Paleobiology

Paleobiology is a science that draws dominantly from geology (evidence from rocks), paleontology (evidence from fossils), and biology (evidence from living organisms). The class contains both geology and biology majors, each of whom will feel disadvantaged at times as we deal with data from these different disciplines and try to meld them together.

Laboratory scientists usually try to control variables as they design and carry out experiments. For example, one might concentrate on the effect of temperature on spawning in, say, Dungeness crabs, if one was to worry about the effects of an El Nino. One could design an experiment in which crabs could be induced to spawn in lab tanks controlled at set temperatures, with everything else kept the same.

This is a valuable experiment. However, the results might not carry over into the real world, where Dungeness crabs have to worry about many other things apart from water temperature. For example, there might be fewer, or more predators in an El Nino year, and they might be different predators than those usually looking for crabs or crab eggs... and so on. It might turn out that El Nino conditions are lousy in terms of temperature for Dungeness crabs, yet other parameters balanced out the temperature effect, to leave no net result. Whatever else we are looking at as we try to survey the life of the past, we are looking at organisms that were facing real problems in the real world. We may have to abandon mindsets that are appropriate to lab science. (Ecologists face this sort of problem too.)

An example in the fossil record might be the Cretaceous-Tertiary extinction, when dinosaurs became extinct. Talk to a physicist who is modelling the impact of an asteroid, and he/she will focus on the dramatic environmental damage (dust, darkness, freezing, etc.) and likely point to asteroid impact as the cause of dinosaur extinction. Yet many creatures survived, so the solution to the question of the extinction (when we find it) is likely to have a large ecological component that can explain the differential survival. (Much more about this later in the course.)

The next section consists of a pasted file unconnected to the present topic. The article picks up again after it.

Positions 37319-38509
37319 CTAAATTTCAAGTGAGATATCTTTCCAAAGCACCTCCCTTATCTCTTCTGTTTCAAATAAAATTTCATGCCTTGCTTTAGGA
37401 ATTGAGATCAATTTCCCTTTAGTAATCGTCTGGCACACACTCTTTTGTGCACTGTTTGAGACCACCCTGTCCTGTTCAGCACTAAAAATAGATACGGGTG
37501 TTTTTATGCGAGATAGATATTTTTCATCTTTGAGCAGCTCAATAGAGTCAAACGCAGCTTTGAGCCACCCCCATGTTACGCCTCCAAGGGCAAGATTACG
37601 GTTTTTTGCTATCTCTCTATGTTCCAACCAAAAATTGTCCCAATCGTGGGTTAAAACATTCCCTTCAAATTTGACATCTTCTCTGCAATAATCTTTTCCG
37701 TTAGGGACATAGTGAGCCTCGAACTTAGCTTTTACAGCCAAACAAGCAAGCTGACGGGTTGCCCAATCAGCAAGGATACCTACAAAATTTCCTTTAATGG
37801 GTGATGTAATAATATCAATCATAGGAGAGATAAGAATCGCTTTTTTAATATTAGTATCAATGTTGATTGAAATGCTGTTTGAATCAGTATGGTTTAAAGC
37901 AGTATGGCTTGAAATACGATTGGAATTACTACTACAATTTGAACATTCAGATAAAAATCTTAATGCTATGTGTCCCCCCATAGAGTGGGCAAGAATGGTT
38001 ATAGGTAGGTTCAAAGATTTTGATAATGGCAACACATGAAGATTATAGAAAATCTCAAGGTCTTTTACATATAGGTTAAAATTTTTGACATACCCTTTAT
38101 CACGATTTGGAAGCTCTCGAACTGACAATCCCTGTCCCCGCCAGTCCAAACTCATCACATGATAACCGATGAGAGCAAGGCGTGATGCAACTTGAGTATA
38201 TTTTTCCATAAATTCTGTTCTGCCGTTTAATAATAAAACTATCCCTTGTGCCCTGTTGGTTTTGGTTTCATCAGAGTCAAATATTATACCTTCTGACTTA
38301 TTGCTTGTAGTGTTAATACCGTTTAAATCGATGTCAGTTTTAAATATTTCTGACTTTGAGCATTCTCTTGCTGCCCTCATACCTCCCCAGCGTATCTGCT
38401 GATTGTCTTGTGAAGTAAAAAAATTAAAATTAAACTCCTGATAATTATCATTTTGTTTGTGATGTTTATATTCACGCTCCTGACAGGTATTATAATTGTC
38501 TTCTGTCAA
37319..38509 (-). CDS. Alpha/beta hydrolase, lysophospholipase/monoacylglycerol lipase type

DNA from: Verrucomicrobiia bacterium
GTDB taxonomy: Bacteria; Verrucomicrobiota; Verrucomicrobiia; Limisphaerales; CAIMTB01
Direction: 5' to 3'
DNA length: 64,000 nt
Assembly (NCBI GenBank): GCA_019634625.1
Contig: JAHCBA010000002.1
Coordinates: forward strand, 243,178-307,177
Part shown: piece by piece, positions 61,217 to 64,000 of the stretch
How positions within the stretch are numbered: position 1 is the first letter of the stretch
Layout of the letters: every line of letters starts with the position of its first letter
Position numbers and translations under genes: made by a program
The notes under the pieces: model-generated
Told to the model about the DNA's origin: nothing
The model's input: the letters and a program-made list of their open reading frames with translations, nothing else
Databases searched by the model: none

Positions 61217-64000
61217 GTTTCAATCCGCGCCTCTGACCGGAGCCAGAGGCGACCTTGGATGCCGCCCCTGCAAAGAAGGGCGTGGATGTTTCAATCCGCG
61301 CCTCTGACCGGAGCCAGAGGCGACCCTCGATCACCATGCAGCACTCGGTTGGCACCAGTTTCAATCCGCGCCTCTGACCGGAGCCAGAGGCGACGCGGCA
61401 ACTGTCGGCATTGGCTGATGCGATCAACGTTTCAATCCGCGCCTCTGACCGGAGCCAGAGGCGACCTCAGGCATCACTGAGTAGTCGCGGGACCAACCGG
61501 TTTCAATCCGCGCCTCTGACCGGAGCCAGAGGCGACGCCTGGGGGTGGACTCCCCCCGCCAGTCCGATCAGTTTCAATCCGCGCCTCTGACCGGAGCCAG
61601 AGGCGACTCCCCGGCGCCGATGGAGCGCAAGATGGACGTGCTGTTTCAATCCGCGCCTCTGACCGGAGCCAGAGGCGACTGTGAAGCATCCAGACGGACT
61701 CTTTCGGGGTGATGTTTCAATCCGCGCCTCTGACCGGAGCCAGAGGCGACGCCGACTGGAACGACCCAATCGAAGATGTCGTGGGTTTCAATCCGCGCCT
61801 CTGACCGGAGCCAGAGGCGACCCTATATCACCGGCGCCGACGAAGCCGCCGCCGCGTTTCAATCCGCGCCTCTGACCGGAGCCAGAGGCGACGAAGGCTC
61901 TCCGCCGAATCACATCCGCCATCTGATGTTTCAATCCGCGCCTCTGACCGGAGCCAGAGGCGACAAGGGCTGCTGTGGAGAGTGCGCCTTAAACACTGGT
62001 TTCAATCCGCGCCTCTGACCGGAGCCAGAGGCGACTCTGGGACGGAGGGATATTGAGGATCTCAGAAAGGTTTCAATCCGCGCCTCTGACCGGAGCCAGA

The other major component of paleobiology is that it is a historical science. Many sciences (chemistry, physics, biochemistry, etc.) do not need to worry about history, because, they say, they deal mostly with "laws" that do not change with time. Yet the world in which those laws operate may have changed with time. The geochemist dealing with ore deposits has to remember that the Earth did not always have oxygen in its atmosphere and ocean; the astronomer studying Mars has to remember that once it had water on its surface; and a geophysicist has to remember that Earth's internal heat supply has changed over the last few billion years. The paleoclimatologist has to remember that the Earth has not always had ice caps: in fact, it "normally" does not. The geological principle of uniformitarianism ("the present is the key to the past") is a principle, not a law: it is a useful first assumption.

As historians of evolution, paleobiologists must remember that life is constantly changing. Once there was no life on land; once the only living organisms on Earth were all bacteria; once there were no swimming predators, and once there were no flying predators. In fact, once there were no predators at all.

Another disconnect can occur. Geneticists usually say that mutations occur randomly, and extrapolate that to suggest that they can study molecules that (therefore, in principle) EVOLVE at some regular rate. When they apply these principles, they reconstruct evolutionary events at times that contradict the record of evolution as displayed by fossils. Geologists therefore argue that while mutation may be random, and clock-like, EVOLUTION is not, either in principle or in practice. (Much more about this later, too.)

So what we are trying to do is to reconstruct the way that life evolved on this Earth. While there may be multiple hypotheses about any particular events or processes in Earth history, there was only one true story, and our job is to find it. (And the same applies to archeologists and historians.)

One of the delights of paleobiology (and still today, some aspects of biology) is that it is often specimen-driven. By that I mean that one lucky discovery of a new specimen can make a great difference. The discoverer has to be lucky in the sense that he or she actually SAW the specimen, BUT ALSO has to recognize the importance of the find. Here are some examples:

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Last updated August 24, 2004.

Links checked September 30, 2005.

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